As an executive recruiter, I exist to create the very disruption this article aims to help leaders avoid. Curious right? Readers may understandably wonder about my motivation.
I assure you, it’s a love of writing about things I personally find interesting and challenging, rather than penance or hypocrisy. Consider that I am also a manager and colleague, and we share the same goal – building and sustaining a top performing and engaged team. This year in particular has brought a bitter taste of my own medicine in that regard; I can empathize with the disruption a departure causes. Finally, being a long-time employee on the receiving end of competitor overtures provides yet another vantage point through which to view and share perspective on this topic.
Professionally, I spend my days creating and executing the strategy that will identify and attract the very best talent possible for my clients (hiring firms). Most often, this talent appears well entrenched and happy in their current role. They work hard, get paid fairly, perform well, and are often considered a culture carrier within their organization. On the surface, everything seems great. Until my outreach presents this talent with a compelling opportunity, any thoughts of leaving were often tucked safely in the way back of their mind.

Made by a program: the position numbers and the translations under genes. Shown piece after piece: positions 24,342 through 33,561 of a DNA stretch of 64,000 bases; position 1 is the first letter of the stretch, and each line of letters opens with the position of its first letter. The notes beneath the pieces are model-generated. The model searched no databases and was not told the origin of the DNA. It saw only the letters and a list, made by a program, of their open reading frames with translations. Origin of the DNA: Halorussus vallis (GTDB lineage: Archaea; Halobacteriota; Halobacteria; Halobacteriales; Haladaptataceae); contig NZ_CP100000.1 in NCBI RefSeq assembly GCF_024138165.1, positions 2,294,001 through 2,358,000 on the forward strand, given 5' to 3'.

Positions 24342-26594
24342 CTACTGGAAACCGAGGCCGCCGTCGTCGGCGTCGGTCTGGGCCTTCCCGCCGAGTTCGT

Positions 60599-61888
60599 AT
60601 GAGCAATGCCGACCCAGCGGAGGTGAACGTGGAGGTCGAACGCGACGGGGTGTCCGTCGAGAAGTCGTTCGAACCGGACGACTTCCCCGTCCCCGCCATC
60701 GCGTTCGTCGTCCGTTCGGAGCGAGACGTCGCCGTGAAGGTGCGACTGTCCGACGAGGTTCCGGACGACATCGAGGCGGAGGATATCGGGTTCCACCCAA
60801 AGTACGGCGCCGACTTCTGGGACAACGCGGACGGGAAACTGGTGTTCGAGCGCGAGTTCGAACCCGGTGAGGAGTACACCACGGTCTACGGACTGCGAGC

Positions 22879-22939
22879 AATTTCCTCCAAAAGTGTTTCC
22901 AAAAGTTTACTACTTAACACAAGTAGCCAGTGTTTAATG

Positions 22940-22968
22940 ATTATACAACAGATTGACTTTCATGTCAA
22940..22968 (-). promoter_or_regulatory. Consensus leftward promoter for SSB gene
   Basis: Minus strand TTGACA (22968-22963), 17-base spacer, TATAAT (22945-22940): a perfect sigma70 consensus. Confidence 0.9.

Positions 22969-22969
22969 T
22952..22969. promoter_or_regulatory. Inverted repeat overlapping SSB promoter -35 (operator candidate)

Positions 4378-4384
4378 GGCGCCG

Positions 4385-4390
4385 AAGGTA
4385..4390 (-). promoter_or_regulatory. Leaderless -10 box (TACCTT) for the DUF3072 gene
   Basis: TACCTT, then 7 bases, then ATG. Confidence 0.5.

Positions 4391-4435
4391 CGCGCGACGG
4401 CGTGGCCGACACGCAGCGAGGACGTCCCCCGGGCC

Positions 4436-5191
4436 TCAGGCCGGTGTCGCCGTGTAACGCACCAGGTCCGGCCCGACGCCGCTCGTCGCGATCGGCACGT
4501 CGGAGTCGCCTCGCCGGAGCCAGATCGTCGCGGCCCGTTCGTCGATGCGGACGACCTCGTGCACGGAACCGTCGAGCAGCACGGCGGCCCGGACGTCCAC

What inspires a top performer to accept a recruiting call from someone like me?
Within the niche I specialize – building client-facing teams for institutional investment managers – we researched and quantified what, anecdotally, seemed true.
When asked “How would you characterize your current state of mind?” 397 survey respondents offered the following:
5% actively looking (unemployed)
21% actively looking (employed)
59% not looking but open to considering new opportunities
15% firmly not open to considering new opportunities
Put another way, if the Head of Distribution at XYZ Investment Firm looked around and randomly selected ten individuals on their team, six of them would be quite open to receiving a phone call from someone like me. A few would be actively reaching out, and only one or two would be fully committed.
Click the link below for everything you’ve ever wanted to know (or, at least, everything I know) about talent and compensation trends in fundraising and investors relations within investment management